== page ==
Using The Record 45 Multi-Plane
So this is the first time I have used the Record 45 Multi-Plane. I have used standard plough planes and rebate planes during my time as an apprentice some 16 years ago so I was not totally in the dark. The Record Multi-Plane is a little more complex than other planes but fortunately the original manual was at hand. It is amazing just what this plane can handle. In it’s standard form it can plough, bead in the edge and centre, create a dado also known as housings, rebate and fillester, tongue & groove, sash mould and perform slitting. If you have a special base it can do hollows, rounds and nosing jobs too.
My first job was quite simple and a nice easy one to start. Plough a 6mm wide grove in the edge of some narrow pine boards to receive a cross grain tongue. Assembling the plane was quick and easy. The freshly sharpened 6mm cutting iron slots into place engaging with a depth adjustment wheel and locked into place with a cutter bolt. I sighted the blade and set for about 0.5mm>1mm deep cut. The side fence was easy to locate and has a fine adjustment wheel to get a really precise groove location.
With the timber fastened securely in a vice I made a start. Working at the end farthest away from myself I started with a few small stokes and then slowly walked backward toward the end of the timber increasing the length of my strokes. A little tip from Dad here was to make sure I extended my arm so when I finished the stroke the heel of the plane lifts aiding the clearance of the shavings.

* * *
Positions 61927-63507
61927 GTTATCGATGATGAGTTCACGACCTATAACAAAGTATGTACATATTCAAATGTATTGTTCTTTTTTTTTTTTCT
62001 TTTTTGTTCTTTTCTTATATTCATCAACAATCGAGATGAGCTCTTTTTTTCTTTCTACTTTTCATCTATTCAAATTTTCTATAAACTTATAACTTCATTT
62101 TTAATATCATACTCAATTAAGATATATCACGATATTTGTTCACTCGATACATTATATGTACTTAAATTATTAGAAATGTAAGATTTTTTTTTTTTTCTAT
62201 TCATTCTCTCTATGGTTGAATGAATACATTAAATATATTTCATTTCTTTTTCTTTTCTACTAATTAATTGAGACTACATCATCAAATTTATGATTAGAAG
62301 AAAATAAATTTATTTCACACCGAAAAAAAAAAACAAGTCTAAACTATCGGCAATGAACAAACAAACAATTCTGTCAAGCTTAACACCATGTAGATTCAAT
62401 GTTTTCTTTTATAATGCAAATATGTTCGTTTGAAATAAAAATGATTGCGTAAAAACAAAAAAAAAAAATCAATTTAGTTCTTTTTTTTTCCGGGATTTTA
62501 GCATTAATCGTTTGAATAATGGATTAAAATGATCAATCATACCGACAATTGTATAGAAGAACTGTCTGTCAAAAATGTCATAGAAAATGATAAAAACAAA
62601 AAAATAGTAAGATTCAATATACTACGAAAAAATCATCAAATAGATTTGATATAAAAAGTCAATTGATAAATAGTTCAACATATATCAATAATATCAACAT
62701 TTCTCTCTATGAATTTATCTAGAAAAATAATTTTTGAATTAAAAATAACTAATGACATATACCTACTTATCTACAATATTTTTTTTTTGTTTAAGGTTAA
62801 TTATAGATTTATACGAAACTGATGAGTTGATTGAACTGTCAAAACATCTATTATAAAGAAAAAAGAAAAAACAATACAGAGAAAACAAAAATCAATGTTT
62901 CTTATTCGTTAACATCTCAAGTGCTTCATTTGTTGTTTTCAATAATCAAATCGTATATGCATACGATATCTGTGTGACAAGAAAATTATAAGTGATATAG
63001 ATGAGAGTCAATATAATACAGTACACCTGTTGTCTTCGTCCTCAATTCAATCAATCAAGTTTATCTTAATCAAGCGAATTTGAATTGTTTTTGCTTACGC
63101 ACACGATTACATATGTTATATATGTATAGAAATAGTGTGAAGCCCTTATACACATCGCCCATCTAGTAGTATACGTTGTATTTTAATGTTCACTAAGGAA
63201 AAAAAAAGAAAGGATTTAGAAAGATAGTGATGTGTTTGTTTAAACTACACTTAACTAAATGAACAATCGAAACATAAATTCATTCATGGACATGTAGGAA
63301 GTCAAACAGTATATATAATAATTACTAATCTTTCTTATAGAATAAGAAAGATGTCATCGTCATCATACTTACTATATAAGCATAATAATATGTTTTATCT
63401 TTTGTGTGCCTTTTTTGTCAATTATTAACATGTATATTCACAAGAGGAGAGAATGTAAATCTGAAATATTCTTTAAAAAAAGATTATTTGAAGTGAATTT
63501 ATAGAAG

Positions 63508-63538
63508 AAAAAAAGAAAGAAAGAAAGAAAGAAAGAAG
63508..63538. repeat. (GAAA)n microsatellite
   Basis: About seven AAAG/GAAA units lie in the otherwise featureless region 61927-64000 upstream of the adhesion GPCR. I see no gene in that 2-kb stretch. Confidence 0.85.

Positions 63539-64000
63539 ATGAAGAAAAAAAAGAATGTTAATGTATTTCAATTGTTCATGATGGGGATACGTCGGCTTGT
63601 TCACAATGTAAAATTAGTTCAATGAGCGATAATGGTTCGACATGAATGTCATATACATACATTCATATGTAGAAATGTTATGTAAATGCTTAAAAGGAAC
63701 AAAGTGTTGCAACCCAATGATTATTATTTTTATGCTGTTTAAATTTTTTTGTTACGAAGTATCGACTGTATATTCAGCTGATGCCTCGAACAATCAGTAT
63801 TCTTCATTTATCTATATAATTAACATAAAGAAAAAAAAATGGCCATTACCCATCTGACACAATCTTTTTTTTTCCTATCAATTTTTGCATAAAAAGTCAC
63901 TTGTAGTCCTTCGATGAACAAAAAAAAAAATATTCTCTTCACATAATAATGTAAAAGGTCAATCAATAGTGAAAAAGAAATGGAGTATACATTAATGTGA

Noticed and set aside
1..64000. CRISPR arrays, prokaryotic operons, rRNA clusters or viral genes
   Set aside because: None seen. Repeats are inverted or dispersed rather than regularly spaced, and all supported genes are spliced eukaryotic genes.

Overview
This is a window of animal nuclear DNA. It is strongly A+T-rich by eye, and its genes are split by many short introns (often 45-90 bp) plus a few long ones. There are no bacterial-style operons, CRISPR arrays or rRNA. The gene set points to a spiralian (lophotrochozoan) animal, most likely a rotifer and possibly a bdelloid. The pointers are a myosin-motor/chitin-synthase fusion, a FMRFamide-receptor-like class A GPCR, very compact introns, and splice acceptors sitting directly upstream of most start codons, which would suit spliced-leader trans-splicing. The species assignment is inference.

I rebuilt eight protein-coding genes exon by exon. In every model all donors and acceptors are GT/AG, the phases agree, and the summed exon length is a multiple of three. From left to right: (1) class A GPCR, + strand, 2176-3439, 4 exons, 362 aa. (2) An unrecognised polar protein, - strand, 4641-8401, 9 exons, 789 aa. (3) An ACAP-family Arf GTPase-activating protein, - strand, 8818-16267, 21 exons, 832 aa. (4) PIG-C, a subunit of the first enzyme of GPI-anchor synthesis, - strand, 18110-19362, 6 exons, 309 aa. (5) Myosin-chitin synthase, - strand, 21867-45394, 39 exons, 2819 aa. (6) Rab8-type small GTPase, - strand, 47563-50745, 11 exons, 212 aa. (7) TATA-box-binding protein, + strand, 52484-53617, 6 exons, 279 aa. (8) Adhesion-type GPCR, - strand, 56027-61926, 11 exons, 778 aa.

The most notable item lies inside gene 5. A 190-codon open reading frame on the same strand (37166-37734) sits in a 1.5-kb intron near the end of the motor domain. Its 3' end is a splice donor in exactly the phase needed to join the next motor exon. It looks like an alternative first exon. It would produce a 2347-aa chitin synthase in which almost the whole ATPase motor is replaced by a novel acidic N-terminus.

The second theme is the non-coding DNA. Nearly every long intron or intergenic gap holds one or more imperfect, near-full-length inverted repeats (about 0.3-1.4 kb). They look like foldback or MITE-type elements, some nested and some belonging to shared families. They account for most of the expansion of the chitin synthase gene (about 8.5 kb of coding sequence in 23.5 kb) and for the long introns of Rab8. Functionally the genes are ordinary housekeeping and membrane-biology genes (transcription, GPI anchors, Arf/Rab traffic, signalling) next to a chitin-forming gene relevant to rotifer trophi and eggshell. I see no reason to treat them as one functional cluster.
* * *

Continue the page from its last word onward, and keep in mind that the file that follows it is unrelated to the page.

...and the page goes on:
I was really pleased with just how quick and accurately the job was done. Sure perhaps with the industrial machines I have at my disposal it would have been quicker to do the work on one of those and OK I am not going to sell our spindle moulders and issue planes to the guys. But it really did not take too long to do it this way and you also get a great feeling of satisfaction producing the work by hand. Perhaps take a look at one of these if you are looking to do woodwork for recreation. Much quieter than a router table or spindle moulder and take up a lot less space.
Next time I will show you the setting out and cutting of the dovetail joints that I need to join my wide pine boards.